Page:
LES TRAMWAYS Les Chemins de Fer sur routes, Les Automobiles et les Chemins de fer de montagne à crémaillère. Quatrième édition complètement refondue par H. de Graffigny.... J. B. Dumas, Paris, E. Bernard et Cie, Imprimeurs-Editeurs...
1898. 8vo; pp. viii, 576; with some 200 text illustrations and half-tones, and numerous tables within text; browned throughout due to paper quality, more prominently so around margins; with some occasional minor marginal nicks; in contemporary red roan backed marbled boards, spine ruled in black and lettered in gilt, tail of spine nicked with small loss, joints somewhat rubbed, with some scraping and scuffing to roan, with light scuffing and rubbing to surfaces, extremities lightly worn, more prominent along tail of upper cover. Fourth and expanded edition (first 1882) of this detailed account and analysis of both the French transport system, together with a comparison of other systems across the world. Originally the work of Ferdinand Sérafon, ‘Ingénieur civil, ancien Directeur des Tramways de Lille, ancien Ingénieur en chef d’une Société de Chemins de fer sur routes’ (first edition title-page), this later edition is ascribed to ‘E. Serafon’ (but from the preface clearly the original author so perhaps an typo), with revisions by H. de Graffigny ‘Ingénieur Civil Directeur de la Petite Encyclopédie électro-mécanique’, and J. B. Dumas ‘Conductuer principal au service municipal des travaux de Paris, en retraite’. Henri de Graffigny, the pseudonym of Raoul Henri Clément Marquis (1863-1934), was a hugely successful popular scientific writer on a myriad of topics, and indeed a short list of his publications is included on the title-page verso.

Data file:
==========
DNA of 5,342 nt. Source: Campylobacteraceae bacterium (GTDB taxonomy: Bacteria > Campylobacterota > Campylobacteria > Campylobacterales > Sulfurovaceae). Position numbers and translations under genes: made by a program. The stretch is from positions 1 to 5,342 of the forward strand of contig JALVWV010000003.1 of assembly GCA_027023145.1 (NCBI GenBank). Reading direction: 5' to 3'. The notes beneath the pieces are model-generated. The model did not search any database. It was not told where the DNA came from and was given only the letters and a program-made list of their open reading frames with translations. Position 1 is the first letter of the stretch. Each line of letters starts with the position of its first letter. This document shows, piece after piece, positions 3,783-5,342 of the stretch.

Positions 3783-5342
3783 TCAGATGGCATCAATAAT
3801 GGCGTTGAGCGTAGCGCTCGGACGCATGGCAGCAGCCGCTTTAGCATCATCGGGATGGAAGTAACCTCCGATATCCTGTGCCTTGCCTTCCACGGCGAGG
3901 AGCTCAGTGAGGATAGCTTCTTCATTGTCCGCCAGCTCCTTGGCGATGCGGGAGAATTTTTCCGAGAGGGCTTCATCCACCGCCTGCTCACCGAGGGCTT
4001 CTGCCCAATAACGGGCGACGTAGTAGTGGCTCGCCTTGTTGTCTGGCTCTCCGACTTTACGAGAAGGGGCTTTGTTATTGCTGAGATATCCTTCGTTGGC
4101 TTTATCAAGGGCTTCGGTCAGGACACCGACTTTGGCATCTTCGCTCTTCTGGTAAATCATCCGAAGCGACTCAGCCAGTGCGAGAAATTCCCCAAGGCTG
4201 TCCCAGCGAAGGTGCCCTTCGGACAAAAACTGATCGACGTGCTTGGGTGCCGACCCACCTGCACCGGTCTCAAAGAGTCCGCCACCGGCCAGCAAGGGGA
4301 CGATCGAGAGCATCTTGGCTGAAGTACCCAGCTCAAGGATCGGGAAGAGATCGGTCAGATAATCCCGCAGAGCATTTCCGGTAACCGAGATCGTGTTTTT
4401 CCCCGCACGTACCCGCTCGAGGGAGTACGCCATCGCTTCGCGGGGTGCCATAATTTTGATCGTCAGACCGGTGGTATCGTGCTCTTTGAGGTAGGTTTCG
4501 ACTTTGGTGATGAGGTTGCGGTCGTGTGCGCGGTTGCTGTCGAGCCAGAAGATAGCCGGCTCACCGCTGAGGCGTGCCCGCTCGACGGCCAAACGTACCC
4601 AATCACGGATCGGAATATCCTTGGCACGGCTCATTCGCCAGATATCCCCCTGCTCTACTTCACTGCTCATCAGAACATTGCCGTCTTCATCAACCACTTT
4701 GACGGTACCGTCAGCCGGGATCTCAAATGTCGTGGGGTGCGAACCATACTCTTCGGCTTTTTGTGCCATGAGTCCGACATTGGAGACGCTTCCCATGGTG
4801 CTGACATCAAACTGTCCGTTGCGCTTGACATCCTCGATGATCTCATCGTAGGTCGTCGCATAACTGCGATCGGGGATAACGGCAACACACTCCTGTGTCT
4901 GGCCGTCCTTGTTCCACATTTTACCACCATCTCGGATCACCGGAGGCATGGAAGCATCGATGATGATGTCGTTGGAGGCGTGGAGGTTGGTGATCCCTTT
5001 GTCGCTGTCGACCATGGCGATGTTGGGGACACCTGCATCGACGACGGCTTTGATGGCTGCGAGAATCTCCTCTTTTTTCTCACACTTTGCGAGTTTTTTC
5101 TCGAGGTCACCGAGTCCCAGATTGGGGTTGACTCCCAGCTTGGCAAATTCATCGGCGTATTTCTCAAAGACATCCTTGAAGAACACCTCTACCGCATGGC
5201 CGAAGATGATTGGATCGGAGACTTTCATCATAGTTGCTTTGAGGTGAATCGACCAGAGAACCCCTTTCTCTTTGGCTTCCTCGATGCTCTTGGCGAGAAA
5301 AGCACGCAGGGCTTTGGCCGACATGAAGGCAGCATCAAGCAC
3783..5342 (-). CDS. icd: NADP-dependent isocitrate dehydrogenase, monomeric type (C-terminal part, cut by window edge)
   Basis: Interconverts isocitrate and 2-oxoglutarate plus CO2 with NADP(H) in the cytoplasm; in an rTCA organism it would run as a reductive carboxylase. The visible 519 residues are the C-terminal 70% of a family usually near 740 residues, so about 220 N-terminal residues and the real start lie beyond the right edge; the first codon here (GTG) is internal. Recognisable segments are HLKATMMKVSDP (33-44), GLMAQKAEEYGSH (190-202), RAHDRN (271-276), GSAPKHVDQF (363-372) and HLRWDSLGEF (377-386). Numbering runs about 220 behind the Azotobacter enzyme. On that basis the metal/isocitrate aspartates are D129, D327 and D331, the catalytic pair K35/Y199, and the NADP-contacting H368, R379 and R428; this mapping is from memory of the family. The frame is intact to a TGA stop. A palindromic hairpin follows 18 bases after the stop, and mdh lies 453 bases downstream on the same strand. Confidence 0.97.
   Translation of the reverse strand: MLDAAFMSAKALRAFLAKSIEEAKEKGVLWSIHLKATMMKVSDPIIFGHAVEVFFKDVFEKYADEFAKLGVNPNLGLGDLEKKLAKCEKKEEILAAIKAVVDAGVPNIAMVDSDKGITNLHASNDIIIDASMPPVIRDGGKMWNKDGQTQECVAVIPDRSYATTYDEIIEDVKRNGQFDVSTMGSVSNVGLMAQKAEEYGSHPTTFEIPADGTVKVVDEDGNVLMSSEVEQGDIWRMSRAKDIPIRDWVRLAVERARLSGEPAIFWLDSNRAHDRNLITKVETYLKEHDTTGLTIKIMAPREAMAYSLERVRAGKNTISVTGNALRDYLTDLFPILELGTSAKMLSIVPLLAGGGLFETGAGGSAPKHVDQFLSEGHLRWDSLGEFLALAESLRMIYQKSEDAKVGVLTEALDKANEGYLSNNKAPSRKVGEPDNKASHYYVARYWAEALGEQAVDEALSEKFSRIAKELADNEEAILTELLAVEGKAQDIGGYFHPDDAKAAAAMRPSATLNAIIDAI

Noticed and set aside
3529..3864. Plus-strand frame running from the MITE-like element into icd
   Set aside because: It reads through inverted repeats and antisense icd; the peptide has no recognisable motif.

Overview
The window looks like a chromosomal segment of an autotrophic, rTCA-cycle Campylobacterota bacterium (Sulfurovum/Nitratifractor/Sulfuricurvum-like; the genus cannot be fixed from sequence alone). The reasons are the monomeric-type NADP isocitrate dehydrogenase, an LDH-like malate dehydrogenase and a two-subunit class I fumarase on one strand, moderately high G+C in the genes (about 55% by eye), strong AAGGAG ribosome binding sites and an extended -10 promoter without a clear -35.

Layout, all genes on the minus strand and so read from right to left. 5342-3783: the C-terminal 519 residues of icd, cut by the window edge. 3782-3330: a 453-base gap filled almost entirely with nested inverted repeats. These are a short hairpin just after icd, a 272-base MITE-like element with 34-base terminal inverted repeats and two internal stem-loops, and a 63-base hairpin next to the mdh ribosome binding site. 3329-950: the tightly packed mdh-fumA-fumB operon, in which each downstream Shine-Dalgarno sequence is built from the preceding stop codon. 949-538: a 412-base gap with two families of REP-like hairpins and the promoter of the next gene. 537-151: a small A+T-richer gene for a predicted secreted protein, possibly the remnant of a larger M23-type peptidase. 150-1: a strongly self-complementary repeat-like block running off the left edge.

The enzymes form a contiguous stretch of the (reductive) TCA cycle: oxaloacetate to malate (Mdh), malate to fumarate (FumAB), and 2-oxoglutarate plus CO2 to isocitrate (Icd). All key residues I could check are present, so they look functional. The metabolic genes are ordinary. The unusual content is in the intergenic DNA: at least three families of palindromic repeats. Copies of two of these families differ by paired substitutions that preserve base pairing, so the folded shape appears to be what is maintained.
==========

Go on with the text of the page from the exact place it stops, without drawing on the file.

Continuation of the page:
By the 1870s it was becoming clear that Paris needed a public transport system other than the existing omnibus and tramway services. London already had a network of inner city and suburban railways, notably the shallow underground lines, and the US had seen the development of effective street railroad or tramway networks. A keen student of international advancement, Ferdinand Sérafon had already published two comprehensive studies on the subject, highlighting in particular developments in London in Étude sur les chemins de fer, les tramways et les moyens de transport en commun à Paris et à Londres (1872), and with a wider survey undertaken in Manuel Pratique de la construction des chemins de fer des rues (1877), but noting US developments. The present work was clearly a continuation upon those themes, Sérafon a fervent exponent of tramways, and leading the charge to adopt old road routes for new railway lines, as a cost effective method. The work compares and contrasts systems employed in Britain, the US, as well as other parts of Europe. Attractively illustrated, it includes a wealth of technical information on all areas of construction and exploitation, and provides a fascinating insight into the rapid growth of public transport systems at the end of the 19th century.
Bibliography: OCLC locates copies at the New York Public Library, Illinois, Princeton, with a number of further European locations.